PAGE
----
A look at some advanced research on drone attacks by Jeff Thomas and Xi Chen.
- [Narrator] Two security researchers in Australia,…Jeff Thomas and Xi Chen,…have enhanced the original Kamkar attack…on the control channel, and have provided demonstrations…of two additional attacks, one on the video stream,…and one on the telemetry link.…These were demonstrated at the CivSec conference…in Melbourne in June 2016.…In their enhanced drone hijack attack,…Jeff Thomas and Xi Chen are able to connect…through the Parrot's Telnet channel,…using the drone's IP address, which is always 192.168.1.1…on port 23, and establish a second user on the drone.…
They then add an iptables rule,…to stop all but their IP address being accepted,…thereby disconnecting the original user permanently.…The drone is then controlled by their laptop,…using application code written…using the Robot Operating System.…In their second attack, they hijack the video stream…by using Aircrack-ng to monitor packets,…and capture those on port 5555 into a .pcap file.…The raw data for the whole conversation is then extracted…using Wireshark and saved into a .dat file,…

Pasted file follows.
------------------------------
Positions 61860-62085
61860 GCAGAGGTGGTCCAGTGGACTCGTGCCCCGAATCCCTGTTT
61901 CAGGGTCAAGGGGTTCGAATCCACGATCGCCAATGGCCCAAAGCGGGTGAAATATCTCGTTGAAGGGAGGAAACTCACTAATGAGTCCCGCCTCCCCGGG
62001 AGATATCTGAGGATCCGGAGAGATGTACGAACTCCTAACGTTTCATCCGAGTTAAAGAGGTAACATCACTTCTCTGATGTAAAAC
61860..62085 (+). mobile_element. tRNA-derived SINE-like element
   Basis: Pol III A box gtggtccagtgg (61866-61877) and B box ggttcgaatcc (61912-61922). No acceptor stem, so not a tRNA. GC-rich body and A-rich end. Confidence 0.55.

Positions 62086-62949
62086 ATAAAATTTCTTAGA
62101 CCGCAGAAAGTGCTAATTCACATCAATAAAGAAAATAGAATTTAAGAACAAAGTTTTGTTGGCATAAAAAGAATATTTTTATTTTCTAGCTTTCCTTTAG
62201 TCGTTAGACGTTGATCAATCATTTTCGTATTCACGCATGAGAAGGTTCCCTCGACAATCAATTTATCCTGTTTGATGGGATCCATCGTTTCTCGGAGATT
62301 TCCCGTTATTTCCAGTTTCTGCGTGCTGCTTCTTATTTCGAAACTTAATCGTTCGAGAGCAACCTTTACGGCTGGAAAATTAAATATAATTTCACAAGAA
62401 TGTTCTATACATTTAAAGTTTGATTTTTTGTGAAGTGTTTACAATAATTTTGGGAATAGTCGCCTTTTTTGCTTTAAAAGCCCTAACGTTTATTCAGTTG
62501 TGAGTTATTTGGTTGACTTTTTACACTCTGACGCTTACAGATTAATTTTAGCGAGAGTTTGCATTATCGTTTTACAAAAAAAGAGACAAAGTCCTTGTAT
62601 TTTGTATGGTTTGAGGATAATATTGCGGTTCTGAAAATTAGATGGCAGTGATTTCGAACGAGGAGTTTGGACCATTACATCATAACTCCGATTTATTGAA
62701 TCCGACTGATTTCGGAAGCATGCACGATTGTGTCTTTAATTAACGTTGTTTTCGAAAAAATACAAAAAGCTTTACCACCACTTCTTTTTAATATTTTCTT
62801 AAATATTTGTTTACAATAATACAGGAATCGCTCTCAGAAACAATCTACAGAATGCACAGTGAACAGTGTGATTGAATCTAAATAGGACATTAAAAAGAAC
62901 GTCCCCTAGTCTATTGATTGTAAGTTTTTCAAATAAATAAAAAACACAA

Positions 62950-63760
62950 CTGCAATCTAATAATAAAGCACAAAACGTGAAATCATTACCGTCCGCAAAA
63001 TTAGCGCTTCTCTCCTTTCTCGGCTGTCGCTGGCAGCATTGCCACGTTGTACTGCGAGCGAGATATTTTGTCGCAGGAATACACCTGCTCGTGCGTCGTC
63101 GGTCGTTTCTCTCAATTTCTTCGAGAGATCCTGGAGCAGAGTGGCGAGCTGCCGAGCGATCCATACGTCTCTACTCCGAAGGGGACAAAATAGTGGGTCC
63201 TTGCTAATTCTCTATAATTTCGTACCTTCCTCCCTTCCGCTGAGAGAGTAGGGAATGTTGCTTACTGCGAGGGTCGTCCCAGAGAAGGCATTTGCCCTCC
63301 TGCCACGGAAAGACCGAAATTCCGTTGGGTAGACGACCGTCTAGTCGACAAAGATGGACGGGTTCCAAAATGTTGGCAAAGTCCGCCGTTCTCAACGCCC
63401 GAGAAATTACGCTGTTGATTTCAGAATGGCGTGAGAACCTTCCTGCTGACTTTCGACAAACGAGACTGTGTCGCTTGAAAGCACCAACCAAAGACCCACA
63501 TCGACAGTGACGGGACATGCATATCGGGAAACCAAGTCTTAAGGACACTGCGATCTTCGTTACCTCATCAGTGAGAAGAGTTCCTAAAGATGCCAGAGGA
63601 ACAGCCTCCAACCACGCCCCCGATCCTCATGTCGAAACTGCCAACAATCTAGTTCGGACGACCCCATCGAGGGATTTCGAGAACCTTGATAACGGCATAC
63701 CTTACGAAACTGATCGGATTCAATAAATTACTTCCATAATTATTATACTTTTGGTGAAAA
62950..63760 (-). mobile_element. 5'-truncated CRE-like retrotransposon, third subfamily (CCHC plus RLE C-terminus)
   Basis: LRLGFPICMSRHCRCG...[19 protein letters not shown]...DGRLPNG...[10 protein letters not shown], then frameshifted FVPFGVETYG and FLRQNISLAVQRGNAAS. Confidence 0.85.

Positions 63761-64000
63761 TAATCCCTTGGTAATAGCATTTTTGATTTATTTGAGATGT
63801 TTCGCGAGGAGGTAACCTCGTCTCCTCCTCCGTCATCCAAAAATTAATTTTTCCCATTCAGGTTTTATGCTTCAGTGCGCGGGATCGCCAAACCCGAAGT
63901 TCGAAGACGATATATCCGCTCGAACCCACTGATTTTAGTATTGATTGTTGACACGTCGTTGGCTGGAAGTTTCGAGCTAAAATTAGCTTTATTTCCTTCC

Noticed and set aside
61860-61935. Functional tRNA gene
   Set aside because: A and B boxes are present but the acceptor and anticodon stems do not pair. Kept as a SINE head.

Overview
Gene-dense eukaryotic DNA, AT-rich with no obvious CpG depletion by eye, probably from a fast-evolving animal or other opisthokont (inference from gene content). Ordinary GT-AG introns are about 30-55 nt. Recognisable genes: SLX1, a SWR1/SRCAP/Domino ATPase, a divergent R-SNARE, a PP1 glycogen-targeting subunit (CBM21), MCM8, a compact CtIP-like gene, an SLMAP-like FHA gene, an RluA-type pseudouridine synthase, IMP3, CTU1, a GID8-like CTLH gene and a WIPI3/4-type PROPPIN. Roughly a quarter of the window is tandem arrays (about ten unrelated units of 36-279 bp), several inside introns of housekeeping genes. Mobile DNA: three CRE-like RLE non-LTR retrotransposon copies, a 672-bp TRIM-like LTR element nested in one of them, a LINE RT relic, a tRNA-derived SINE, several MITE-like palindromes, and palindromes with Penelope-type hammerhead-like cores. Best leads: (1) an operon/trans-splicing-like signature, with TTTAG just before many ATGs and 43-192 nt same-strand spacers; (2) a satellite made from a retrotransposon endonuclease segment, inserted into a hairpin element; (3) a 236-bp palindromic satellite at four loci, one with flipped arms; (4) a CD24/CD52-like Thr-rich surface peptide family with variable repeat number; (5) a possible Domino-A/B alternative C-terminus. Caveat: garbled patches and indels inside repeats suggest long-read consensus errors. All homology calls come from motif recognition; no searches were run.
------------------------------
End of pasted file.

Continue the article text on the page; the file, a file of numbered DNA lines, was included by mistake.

This course teaches you what session hijacking is, and how black-hat hackers use it to attack an organization. Learn how TCP, web, and wireless protocols work and how hackers exploit them. Find out how to use built-in Windows and Linux tools, as well as specialized third-party solutions such as Zed Attack Proxy (ZAP) and Cain, to detect and shore up vulnerabilities. Author and cybersecurity expert Malcolm Shore also discusses remote hijacking, which allows hackers to take control of drones or even vehicles.
Note: This course maps to the Session Hijacking domain of the Certified Ethical Hacking exam. Review the exam objectives at the EC-Council's website.
- Hijacking a network session, such as a Telnet session
- Understand web sessions
- Intercepting sessions via man-in-the-middle or man-in-the-browser attacks
- Downgrading a session by stripping SSL
- Using ARP poisoning through Subterfuge
- Hijacking an HTTP session through cookies
- Using hijacking defense tools: Zed Attack Proxy and Cain
- Service hijacking (DNS and SSH)
- Hijacking in the physical world: cars and drones